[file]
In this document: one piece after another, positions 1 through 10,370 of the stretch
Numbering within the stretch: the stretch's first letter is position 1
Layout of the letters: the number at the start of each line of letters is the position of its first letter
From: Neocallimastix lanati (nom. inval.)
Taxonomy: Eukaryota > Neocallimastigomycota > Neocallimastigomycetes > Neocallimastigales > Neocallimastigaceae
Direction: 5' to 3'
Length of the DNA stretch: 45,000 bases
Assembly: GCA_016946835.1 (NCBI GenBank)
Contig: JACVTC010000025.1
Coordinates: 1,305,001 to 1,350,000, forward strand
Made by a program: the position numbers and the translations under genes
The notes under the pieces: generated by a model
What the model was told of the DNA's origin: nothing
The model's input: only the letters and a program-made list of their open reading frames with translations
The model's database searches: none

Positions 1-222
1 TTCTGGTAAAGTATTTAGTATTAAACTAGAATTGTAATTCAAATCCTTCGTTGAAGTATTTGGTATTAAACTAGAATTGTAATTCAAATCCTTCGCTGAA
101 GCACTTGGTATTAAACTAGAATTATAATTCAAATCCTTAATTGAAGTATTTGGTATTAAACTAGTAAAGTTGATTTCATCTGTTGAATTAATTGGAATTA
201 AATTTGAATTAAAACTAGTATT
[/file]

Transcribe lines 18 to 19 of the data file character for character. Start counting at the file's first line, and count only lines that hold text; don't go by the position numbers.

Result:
101 GCACTTGGTATTAAACTAGAATTATAATTCAAATCCTTAATTGAAGTATTTGGTATTAAACTAGTAAAGTTGATTTCATCTGTTGAATTAATTGGAATTA
201 AATTTGAATTAAAACTAGTATT